Disruption or shutdown of services
In the wake of the UK riots in 2011, the British Prime Minster was quick to assert that control of access to the internet and social networking sites was a legitimate option for the British authorities to consider. Authorities were able to use social media platforms, such as Twitter and Facebook, as a means of quickly identifying alleged offenders following the riots. While social media platforms can act as instruments of protests, they can also render users vulnerable to state surveillance, particularly when combined with facial recognition technology.
Government interference with SMS messaging for ‘security reasons’ is also frequent, whether in Cameroon, Ethiopia or Mozambique, or the Kashmir region in India, and amidst post-election violence in Kenya. In some cases interference is on a massive scale, such as in India where bulk messages services were banned for 10 days in Allahabad, effectively shutting down services to 36 million users.
Further pressure has been placed on freedom of association by government policies on user registration to enable surveillance of internet use, including in public places such as internet cafes. A number of countries, including South Korea, have attempted:
“…to track users by requiring government identification to use certain websites or to enter cybercafés. Government-enabled or sponsored attacks on infrastructure or individual websites have become increasingly common. And more recently, governments aware of the internet’s organising potential have taken to implementing ‘just-in-time’ blocking – limiting access to sites during specific periods of election or protest, or worse, arresting bloggers and social media users or shutting down the internet entirely as has occurred in Egypt, Libya and Syria.” 
Perhaps even more concerning are covert forms of surveillance and monitoring of HRDs practised by some regimes, such as ‘sockpuppets’ (fake identities) and ‘astro-turfing’ (fake grassroots organisations) to create pseudo movements, infiltrate legitimate organisations and conduct surveillance of what activists say in these ‘trusted’ spaces.
Intermediary liabilities and the private sector
Governments are also increasingly requiring the private sector, including internet intermediaries such as internet service providers or mobile network operators, to exercise gatekeeper functions. For example, demands by governments for social networking platform providers to regulate the political activities of members appear to be increasing. In many countries the primary threat to speech appears to come from private actors in collusion with government, and under the umbrella of intellectual property concerns. For instance, Apple initially banned the app of Pulitzer Prize-winning cartoonist Mark Fiore on the grounds that Apple’s terms and conditions limited material that “ridicules public figures and in Apple’s reasonable judgment may be found objectionable, for example, material that may be considered obscene, pornographic or defamatory.” Such private contractual terms seek to limit freedom of expression.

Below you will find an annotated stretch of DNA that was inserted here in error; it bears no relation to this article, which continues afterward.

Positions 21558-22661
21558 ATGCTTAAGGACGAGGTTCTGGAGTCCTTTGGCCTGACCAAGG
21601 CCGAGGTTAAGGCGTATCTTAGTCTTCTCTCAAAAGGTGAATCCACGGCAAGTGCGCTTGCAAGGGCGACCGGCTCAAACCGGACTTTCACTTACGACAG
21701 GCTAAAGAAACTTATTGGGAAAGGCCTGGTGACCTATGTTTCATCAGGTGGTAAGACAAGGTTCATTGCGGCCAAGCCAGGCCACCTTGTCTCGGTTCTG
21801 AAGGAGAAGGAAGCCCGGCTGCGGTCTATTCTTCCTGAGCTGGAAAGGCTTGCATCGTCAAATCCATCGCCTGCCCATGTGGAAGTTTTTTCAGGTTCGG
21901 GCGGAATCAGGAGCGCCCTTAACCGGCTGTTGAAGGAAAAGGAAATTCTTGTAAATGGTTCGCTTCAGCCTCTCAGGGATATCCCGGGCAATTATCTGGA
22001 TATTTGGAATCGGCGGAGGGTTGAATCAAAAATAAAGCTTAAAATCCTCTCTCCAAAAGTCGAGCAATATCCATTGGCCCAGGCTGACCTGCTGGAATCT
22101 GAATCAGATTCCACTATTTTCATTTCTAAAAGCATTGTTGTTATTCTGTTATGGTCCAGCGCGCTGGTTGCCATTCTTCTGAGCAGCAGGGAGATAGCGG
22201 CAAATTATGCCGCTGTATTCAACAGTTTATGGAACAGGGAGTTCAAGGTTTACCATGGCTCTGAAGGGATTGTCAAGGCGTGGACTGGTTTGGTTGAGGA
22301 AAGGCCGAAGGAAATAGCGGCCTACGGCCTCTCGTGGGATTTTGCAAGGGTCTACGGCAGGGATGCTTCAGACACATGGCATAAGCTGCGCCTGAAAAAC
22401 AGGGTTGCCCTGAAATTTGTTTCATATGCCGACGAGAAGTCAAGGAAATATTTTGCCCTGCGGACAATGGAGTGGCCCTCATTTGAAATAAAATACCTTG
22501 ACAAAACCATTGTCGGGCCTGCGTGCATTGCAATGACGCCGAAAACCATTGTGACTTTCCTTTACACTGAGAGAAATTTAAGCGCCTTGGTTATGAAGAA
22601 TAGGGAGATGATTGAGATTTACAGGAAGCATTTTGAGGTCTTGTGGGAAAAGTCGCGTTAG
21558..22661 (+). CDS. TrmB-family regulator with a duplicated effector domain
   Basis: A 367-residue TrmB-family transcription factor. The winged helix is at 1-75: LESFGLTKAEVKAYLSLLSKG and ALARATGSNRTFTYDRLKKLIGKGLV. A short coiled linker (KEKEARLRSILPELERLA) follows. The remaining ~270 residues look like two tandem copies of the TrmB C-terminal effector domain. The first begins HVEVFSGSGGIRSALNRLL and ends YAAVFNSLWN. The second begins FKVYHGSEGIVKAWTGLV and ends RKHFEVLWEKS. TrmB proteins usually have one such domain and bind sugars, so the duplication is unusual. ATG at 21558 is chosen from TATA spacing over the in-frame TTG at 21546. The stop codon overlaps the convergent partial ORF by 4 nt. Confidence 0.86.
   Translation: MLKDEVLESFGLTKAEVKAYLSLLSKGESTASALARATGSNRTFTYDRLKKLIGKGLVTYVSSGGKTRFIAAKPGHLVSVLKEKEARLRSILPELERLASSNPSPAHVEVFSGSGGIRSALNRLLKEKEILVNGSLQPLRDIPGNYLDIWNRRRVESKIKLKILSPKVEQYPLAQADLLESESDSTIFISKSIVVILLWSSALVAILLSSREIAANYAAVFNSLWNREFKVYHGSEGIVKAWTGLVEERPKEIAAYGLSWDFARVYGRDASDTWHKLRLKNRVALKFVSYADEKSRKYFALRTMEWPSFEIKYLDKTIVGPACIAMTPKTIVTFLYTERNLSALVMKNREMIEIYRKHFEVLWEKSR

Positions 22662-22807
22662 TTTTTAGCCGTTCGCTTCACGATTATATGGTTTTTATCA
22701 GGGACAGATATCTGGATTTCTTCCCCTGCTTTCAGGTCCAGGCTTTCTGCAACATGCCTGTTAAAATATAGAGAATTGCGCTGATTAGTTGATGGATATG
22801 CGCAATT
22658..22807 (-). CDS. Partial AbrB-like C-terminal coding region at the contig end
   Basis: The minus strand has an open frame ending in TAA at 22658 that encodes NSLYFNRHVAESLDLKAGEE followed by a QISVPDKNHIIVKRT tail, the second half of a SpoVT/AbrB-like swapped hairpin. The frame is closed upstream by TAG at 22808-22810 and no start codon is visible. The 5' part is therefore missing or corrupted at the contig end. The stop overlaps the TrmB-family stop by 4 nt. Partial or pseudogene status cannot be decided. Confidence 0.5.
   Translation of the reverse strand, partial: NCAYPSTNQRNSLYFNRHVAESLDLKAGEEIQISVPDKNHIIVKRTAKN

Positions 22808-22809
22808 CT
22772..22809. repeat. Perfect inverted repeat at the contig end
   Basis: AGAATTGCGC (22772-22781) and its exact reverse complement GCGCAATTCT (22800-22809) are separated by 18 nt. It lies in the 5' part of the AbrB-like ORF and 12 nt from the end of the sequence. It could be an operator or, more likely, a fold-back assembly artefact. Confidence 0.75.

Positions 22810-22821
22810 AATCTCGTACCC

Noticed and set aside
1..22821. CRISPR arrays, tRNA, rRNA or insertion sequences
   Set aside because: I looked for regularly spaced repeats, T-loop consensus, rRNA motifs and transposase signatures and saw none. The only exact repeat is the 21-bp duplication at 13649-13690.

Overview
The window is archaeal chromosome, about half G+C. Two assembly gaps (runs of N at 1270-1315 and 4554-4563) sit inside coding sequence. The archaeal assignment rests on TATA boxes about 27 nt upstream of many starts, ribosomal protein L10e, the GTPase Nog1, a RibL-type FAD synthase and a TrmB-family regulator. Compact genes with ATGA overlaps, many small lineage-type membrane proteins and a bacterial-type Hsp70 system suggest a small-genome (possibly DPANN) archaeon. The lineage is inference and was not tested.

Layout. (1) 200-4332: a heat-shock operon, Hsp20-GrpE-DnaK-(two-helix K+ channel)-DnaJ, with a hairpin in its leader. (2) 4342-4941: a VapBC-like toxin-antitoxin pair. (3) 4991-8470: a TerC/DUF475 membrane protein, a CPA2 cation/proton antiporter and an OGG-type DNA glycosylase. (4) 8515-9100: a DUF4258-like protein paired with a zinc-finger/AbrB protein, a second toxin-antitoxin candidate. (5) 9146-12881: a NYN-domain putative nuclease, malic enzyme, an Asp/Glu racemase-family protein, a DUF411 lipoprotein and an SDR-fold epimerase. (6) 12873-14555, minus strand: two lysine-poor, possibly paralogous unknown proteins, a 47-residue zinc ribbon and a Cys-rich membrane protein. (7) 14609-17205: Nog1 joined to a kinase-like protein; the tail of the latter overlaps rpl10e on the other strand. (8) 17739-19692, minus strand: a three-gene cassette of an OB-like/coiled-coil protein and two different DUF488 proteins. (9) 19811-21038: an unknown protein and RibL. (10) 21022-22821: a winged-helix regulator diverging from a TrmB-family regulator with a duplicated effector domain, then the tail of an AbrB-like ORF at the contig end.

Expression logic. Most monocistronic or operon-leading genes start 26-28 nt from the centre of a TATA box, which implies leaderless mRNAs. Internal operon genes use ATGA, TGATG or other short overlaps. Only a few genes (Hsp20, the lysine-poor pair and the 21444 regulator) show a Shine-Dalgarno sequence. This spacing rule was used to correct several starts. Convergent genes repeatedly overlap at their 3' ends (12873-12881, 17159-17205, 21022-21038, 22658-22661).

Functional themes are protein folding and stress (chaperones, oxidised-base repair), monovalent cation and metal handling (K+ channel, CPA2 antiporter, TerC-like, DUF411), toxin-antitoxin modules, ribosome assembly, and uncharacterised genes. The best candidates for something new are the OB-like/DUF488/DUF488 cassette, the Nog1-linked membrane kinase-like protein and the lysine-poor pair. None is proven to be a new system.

International private sector companies can also impose or be complicit in limiting free expression when obliged to follow domestic law in the countries where they do business. In countries where restrictions to online content are the norm, this results in businesses aiding government censorship. Historically, states have been known to place restrictions on content for the purpose of national security, but “never before has the determination of what constitutes a national security threat been left to minor agencies or private regulators, creating greater room for error and corruption.”
New forms of resistance
While interference with internet rights is growing, so is the movement to resist it – using ICTs. The 2007-2008 post-election violence in Kenya gave birth to the Ushahidi movement where cell phones and PCs were used to map incidences of violence in the country. Sex workers in India and throughout Southeast Asia have used technology to aid their efforts in organising and demanding that their voices be part of women’s human rights movements and democratic processes. The use of ICTs for increasing the reach of marginalised voices is growing.
Women’s rights online
ICT’s have the potential to provide tremendous support for women, who are key actors for development and social change. ICTs have been effectively used to document abuses, build knowledge and networking in the women’s movement, and redefine histories by adding women’s voices and experiences. They have helped disseminate information, mobilise support and amplify the pressure for change. Unfortunately these benefits are threatened by the human rights abuses discussed earlier in this paper. Research indicates that women also make up the majority of victims of the disturbing phenomenon of online violence. They experience violence in the form of cyber-stalking, online harassment, blackmailing and cyber-bullying.
Fortunately, women around the world are building their capacity to put ICTs to the use to defend their rights. Take Back the Tech is a collaborative campaign that began in 2009. It connects issues of violence against women and ICTs and has global reach and impact.